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The Mandel home, built in January 1935, was one of the first structures in the United States featuring International Design. Designer Donald Deskey introduced Edward Durrell Stone in 1933 to an associate, Richard H. Mandel, who wanted to build a house on a Bedford hilltop. He hired Stone to build the house and Deskey to plan the furniture and interiors; it took two years to complete. While the Mandel house has a solid structural concrete and steel frame, it is not heavy and intimidating. Its contrasting horizontal white stucco lines and narrow-framed windows make the walls appear “almost weightless.” In 1996, it was added to the National Register of Historic Places.


The Mandel home, built in January 1935, was one of the first structures in the United States featuring International Design.

In 1932, the Museum of Modern Art opened an exhibition on contemporary architecture entitled “The International Style,” featuring architects from several countries.

These architects promoted a more practical design, in contrast to the ornate designs of the preceding century. Their buildings featured simple geometric shapes, stripped of all unnecessary ornaments and constructed of common industrial materials. 

Architect Edward Durell Stone stated in his autobiography, “I know of no single event which so profoundly influenced the architecture of the Twentieth Century.”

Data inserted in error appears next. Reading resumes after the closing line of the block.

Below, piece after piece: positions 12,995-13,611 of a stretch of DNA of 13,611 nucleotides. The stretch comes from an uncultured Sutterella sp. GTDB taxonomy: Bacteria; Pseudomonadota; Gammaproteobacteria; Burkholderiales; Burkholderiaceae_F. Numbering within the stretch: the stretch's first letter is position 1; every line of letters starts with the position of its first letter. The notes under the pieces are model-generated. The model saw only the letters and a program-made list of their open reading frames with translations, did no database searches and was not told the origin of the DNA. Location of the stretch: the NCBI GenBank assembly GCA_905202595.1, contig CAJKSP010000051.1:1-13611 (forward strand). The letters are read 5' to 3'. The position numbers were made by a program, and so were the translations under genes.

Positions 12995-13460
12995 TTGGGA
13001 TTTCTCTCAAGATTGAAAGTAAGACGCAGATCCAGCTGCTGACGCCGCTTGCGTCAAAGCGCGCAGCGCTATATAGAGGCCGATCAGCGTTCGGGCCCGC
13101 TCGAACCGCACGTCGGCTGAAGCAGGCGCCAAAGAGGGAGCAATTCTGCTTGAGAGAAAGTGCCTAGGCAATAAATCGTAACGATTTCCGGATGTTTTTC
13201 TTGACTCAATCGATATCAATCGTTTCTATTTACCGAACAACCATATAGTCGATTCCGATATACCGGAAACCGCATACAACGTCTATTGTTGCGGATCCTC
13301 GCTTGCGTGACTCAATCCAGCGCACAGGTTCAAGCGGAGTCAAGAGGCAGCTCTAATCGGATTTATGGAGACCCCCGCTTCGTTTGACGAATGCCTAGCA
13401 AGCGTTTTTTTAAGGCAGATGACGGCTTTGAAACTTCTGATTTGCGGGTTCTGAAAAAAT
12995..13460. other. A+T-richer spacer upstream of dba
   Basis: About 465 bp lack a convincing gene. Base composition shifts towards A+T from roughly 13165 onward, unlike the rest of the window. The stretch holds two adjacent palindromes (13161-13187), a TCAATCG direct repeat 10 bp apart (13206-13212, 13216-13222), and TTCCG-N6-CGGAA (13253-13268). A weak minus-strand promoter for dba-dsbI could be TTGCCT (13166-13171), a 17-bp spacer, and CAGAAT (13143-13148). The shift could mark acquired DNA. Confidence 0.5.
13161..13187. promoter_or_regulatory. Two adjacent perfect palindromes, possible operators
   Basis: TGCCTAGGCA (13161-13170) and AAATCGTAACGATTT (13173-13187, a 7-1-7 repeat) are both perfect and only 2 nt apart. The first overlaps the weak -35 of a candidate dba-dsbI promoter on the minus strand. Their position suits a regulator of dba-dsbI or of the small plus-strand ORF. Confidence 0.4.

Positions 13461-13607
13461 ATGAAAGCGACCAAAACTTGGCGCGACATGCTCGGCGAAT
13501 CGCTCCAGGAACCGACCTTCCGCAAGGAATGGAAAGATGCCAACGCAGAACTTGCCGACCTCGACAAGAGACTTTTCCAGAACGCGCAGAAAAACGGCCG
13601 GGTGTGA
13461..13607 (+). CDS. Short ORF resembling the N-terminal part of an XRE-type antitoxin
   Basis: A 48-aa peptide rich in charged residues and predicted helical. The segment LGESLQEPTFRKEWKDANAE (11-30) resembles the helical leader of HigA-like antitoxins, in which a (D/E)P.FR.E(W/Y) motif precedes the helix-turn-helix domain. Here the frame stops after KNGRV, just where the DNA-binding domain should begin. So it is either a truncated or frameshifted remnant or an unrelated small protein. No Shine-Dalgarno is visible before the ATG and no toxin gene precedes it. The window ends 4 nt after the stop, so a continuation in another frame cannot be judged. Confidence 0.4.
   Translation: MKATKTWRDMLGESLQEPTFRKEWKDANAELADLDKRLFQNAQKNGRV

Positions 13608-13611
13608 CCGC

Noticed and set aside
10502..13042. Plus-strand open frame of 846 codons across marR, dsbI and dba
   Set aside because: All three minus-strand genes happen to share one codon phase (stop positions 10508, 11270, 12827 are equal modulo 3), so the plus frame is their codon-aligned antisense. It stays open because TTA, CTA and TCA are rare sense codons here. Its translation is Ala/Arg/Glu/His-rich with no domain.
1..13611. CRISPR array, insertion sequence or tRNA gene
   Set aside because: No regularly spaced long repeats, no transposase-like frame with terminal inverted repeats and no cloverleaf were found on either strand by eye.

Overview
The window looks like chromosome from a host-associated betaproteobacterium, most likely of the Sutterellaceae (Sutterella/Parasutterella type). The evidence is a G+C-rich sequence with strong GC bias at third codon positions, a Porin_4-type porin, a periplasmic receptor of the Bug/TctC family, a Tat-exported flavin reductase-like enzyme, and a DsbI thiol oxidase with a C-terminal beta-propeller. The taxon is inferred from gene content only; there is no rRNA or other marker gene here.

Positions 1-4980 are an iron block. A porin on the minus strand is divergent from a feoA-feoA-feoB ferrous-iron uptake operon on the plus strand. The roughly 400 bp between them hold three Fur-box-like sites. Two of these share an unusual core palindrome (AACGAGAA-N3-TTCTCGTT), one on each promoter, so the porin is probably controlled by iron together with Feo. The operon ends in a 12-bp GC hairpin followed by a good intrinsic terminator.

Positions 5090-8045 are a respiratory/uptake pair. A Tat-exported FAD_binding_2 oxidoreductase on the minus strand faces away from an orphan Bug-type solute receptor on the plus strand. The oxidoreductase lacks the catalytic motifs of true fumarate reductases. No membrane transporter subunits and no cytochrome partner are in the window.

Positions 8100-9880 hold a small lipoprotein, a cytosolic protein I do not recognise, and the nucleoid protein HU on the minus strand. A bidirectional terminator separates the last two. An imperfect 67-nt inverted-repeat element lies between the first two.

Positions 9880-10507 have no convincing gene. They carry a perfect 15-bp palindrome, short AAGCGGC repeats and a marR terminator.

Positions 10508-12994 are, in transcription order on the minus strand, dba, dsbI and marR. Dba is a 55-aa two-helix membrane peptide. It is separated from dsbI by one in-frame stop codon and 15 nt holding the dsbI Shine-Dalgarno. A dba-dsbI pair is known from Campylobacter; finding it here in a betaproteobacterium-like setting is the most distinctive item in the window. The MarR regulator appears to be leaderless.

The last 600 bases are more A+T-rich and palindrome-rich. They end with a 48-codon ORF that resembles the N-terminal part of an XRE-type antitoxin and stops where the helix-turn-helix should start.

Designer Donald Deskey introduced Stone in 1933 to an associate, Richard H. Mandel, who wanted to build a house on a Bedford hilltop. He hired Stone to build the house and Deskey to plan the furniture and interiors; two years later, it would be complete.

The Mandel house is constructed of structural concrete and steel frame. While this might have been heavy and intimidating, its design in contrasting horizontal white stucco lines and narrow-framed windows make the walls appear “almost weightless.”

Despite the innovative design of the Mandel House, the International Style never became popular for private homes. As Stone acknowledged, many considered it to be “too sparse, too arid, too cold,” but the style had a powerful influence on commercial and institutional architecture now seen in many cities.

In 1996, it was added to the National Register of Historic Places.

Modernism for Sale: Richard Mandel House by Edward Durell Stone, http://www.archnewsnow.com. Accessed May 21st 2020. http://www.archnewsnow.com/features/Feature125.htm.

Williams, Gray. Picturing Our Past. Elmsford, New York. Westchester County Historical Society, 2003.

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